As we all know, the coronavirus has already hit pandemic levels in China, it is approaching that level in Italy, and now politicians here in the United States are also starting to hit the panic button. We have seen the stock markets crash in fear of how the global economy is going to react and the honey industry is no different, especially as much as it relies on China.
Top Honey Producer Closing Up Shop
While our honey is from New Zealand, China is actually the biggest producer of honey worldwide. Most beekeepers have been forced to shutter their operations, which could be a major problem for the industry as a whole. Because of the travel restrictions in place throughout China, beekeepers have been forced to stay home, leaving their bees to fend for themselves. With spring almost here, many of these beekeepers could wind up returning to empty hives since their bees are relying on the beekeepers to feed them right now. In many cases, the bees have gone weeks without any food at all.
A local beekeeper in northwest China, Jue, stated, “I am really anxious. If all my bees die, I will lose my entire year’s income.” This is a sentiment that has been repeated over and over among the local beekeepers. In all, China has about 300,000 beekeepers producing more than 500,000 tonnes of honey every year. This accounts for about 25 percent of the global honey production. About 20 percent of its overall production is exported to the United States and Europe (as well as a few other countries).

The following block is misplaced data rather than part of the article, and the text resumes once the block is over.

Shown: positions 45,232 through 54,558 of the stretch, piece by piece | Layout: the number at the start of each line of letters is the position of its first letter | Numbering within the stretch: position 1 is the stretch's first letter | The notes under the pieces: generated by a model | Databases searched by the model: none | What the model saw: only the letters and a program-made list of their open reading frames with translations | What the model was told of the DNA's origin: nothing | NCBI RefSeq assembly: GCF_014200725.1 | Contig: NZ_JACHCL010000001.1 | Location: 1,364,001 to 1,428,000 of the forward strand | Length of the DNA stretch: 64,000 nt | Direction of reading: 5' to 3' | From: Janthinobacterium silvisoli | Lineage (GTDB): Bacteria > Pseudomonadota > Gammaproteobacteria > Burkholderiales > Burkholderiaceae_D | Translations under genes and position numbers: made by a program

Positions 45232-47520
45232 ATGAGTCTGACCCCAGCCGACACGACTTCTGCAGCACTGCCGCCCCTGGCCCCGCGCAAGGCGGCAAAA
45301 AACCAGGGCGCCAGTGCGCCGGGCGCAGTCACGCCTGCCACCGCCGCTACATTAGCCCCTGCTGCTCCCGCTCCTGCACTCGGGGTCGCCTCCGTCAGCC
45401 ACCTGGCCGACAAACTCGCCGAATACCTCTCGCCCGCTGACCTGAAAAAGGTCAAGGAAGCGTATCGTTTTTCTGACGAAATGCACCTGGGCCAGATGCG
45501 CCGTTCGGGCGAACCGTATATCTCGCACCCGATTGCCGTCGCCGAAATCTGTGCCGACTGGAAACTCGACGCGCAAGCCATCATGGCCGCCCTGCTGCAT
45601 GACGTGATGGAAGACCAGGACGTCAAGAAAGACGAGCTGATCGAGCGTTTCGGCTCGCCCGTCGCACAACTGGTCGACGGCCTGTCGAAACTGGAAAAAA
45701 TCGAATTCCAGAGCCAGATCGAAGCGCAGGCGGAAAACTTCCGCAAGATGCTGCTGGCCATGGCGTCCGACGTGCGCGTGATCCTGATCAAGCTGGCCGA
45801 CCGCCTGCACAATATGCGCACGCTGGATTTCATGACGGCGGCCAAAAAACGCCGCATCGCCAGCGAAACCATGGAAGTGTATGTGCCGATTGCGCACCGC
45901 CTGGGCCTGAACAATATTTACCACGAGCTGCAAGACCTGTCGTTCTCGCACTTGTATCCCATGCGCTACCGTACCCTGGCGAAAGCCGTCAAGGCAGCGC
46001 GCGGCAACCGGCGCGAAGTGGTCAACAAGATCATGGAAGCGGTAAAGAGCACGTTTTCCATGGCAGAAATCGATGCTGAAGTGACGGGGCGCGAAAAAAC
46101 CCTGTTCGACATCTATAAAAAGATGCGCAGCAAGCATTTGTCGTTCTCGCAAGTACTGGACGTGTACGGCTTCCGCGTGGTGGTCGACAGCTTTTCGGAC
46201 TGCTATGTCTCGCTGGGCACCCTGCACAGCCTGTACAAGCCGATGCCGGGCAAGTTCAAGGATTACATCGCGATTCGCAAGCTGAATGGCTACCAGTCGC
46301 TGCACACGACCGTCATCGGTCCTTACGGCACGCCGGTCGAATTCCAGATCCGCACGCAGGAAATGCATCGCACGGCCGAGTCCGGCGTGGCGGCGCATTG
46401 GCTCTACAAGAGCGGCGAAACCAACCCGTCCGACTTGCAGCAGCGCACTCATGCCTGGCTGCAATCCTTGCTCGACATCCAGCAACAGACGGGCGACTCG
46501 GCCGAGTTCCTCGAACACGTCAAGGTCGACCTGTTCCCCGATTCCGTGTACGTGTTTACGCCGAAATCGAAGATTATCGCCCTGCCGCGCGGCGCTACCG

If the coronavirus issue in China is not under control soon, it could literally wipe out the entire managed honey bee population in China, or close to it. This is going to leave a huge void in the global industry as well as a massive void for honey in China, a country that is among the world leaders in the consumption of honey.
In a worst-case scenario, while the honey market in China will have to rebuild itself, it is going to be a huge opportunity for other markets to step up their production to fill this void. The downside, of course, is that honey prices will more than likely skyrocket. How this will also impact the Manuka honey market is unknown at this time, but the Chinese are already a major consumer of these products and we would imagine the demand for Manuka honey will rise if the Chinese are forced to look elsewhere for their honey.